Ah, Christmas. Even a curmudgeon like myself softens up a bit at Christmastime. It’s like Bill Murray said in Scrooged, “It's the one night of the year when we all act a little nicer, we... we... we smile a little easier, we... w-w-we... we... we cheer a little more. For a couple of hours out of the whole year, we are the people that we always hoped we would be!” Now, if you think that’s hyperbole, then just take a look at this clip from He-Man & She-Ra: A Christmas Special. It seems even ol’ Skeletor isn’t immune to the charms of the season…
Of course, Skeletor being Skeletor, he doesn’t really want to cop to being a nice guy, even if it’s just for Christmas. I mean, even though his plans always fail and he has extremely poor judgment in choosing henchmen, he still needs to protect his credibility as the big bad on Eternia. So that explains why he insists on not advertising his lapse into niceness.
But what’s the deal with Jesus in today’s reading from the study of the Gospels in a Year? We see two blind men approach him and beg to be healed, which he does, but then, “Jesus sternly charged them, ‘See that no one knows it.’ But they went away and spread his fame through all that district.” That seems a little odd, doesn’t it? Skeletor’s reluctance to have his good deeds broadcast is understandable, but you would think Jesus would be okay with a little publicity. After all, it might help with spreading that whole “I’m the Messiah” thing.
Now some modern scholars have interpreted this seeming pattern in Jesus’ behavior (he does it multiple times in the Gospels), one which they have dubbed the “messianic secret”, as a result of later generations inserting these passages into Scripture to explain why Jesus wasn’t recognized by everyone as the messiah during his lifetime. And they had to do this because these scholars purport Jesus never actually claimed to be the messiah in the first place. The problem with that idea is that not only does Jesus actually once command a person to go and tell everything that happened, meaning the pattern was inconsistent, but even when he did instruct people to be silent, most of the time they blabbed anyway. So what would be the point of inserting something later, then saying it didn’t really work? Eh, sometimes modern scholarship just comes down to wishful thinking.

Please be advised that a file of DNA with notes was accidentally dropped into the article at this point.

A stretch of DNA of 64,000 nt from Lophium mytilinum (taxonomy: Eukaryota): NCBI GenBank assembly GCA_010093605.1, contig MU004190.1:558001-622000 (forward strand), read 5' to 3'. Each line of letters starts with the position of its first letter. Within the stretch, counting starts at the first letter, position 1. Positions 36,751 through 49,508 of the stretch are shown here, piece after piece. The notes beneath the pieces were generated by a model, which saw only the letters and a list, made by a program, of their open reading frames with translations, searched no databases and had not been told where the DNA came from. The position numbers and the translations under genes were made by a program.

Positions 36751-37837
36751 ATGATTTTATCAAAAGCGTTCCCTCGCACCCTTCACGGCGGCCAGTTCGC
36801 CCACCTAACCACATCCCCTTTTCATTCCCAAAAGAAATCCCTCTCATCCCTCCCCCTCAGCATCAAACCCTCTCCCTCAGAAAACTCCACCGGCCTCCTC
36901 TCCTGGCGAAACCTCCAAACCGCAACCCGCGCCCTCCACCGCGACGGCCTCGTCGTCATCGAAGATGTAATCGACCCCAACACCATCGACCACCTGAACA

Pope Benedict XVI had a better idea. He thinks Jesus did this because he absolutely did know he was the messiah. “He knows in fact that to liberate humanity from the dominion of sin he must be sacrificed on the cross as the true paschal lamb. The devil, for his part, tries to divert his attention and direct it instead toward a human logic of a powerful and successful messiah.” In short, Jesus didn’t want too much fame to sidetrack the whole reason he came here for in the first place, which was the cross. “This is why he often admonishes the apostles and the sick people whom he heals to not reveal his identity to anyone… because the fulfillment of his mission is at stake, on which our salvation depends.”
Of course, the Pope wasn’t speaking infallibly when he gave his interpretation, but hey, it makes more sense than desperate contortions like the “messianic secret”. Heck, even Skeletor’s reasoning made more sense than that stuff.